SIMPSON: I don’t think we’re in a bind at all. I don’t think there’s any pre-judgment. I don’t think we, as senators, are sitting around planning — I know I’m certainly not — on which way I’m going to decide. I’m going to listen to the information, get all of the facts and then make a decision. I think that the process that we have set up called the Florida Legislature, in this particular case, the governor did his work, now the Senate has to do its work, I think it’s the best system in the world. Sometimes we don’t like what the sausage looks like, but I think when we’re finished, it nets the best results that can be attained. So I’m going to let the process happen. I think the process will take us to the right answers. So if the governor’s disappointed or the Israel supporters are disappointed, well that’s the process. I think it’s a very fair process and it will be had in an open forum with lots of public testimony and all of that will be taken into consideration.

Q: What do you see as your biggest challenge when you take over as president next year?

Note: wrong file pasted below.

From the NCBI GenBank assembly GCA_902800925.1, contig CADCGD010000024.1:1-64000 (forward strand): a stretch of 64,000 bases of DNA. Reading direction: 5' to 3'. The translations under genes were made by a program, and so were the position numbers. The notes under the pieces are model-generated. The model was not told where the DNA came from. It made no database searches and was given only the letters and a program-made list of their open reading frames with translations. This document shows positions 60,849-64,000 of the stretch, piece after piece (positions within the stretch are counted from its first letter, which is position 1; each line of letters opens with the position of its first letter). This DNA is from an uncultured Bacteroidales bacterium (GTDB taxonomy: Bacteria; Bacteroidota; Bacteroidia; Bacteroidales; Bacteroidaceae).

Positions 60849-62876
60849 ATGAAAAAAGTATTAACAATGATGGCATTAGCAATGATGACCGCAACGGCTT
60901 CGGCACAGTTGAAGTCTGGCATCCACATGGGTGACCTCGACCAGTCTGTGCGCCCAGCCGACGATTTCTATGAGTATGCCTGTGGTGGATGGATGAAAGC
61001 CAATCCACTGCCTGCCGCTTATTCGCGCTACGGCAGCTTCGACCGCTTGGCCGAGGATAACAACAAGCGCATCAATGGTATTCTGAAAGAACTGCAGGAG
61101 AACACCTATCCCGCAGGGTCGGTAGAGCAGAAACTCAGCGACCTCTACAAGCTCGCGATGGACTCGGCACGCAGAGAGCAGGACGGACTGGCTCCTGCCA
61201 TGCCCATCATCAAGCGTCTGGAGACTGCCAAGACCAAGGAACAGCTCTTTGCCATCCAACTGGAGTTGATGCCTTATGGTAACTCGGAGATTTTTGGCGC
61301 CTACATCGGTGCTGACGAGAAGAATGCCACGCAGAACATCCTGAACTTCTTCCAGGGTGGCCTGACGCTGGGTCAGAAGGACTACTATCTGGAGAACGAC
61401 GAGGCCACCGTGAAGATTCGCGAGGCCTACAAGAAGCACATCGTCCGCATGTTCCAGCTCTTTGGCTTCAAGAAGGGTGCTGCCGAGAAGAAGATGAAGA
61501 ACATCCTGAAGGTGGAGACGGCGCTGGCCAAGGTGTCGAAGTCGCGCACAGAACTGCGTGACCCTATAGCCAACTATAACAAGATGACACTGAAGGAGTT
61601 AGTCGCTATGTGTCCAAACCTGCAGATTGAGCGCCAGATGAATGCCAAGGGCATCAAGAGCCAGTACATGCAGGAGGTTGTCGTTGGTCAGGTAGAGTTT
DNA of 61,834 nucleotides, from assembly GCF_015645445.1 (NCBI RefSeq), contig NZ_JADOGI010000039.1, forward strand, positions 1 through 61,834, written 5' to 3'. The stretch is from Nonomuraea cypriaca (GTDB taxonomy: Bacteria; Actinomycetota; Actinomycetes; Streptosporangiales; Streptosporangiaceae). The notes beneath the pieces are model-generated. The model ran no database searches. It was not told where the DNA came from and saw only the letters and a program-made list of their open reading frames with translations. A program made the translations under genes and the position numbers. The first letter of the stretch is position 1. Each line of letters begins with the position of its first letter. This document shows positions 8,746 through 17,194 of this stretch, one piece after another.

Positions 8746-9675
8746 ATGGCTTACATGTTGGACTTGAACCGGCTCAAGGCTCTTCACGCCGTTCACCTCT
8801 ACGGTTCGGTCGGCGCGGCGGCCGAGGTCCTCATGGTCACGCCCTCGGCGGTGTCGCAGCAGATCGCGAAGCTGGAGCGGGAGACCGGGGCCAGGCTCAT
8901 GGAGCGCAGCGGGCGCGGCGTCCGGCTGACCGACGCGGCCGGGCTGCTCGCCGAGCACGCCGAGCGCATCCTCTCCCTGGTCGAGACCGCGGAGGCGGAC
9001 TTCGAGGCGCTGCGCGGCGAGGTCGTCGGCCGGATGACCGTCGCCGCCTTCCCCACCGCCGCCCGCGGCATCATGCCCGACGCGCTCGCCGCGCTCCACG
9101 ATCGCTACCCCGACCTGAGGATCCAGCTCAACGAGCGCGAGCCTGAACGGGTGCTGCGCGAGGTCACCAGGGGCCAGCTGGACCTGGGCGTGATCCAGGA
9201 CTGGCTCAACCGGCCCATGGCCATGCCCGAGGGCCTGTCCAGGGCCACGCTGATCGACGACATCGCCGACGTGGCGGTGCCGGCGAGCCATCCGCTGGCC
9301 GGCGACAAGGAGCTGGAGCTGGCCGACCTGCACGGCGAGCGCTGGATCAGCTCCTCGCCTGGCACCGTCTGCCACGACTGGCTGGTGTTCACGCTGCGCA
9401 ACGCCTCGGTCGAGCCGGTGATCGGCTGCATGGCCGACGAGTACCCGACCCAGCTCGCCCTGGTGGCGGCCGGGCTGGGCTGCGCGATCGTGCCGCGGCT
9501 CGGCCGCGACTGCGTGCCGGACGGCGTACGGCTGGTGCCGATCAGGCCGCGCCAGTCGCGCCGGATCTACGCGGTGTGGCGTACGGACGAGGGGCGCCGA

SIMPSON: We don’t know this for certain, but I think the consensus is going to be very, very tough budget years. All of the tax cuts that we put in place, all of the funding that we put in place in this good economy, if we have a much slower economy or we have a recession, it’s going to really draw down the state funds. Right now, we’re always talking about how much more do we have to spend. This year, we think it’s roughly $300 million right now. I think we’ll be looking at how much do we have to cut a year from now, two years from now. I’m not hoping that, but there’s a lot of economists that believe that’s the case. And if they turn out to be right, then I think that will be our biggest challenge, is how do we overcome the budget challenges without cutting critical services.

Q: What do you hope to accomplish as president?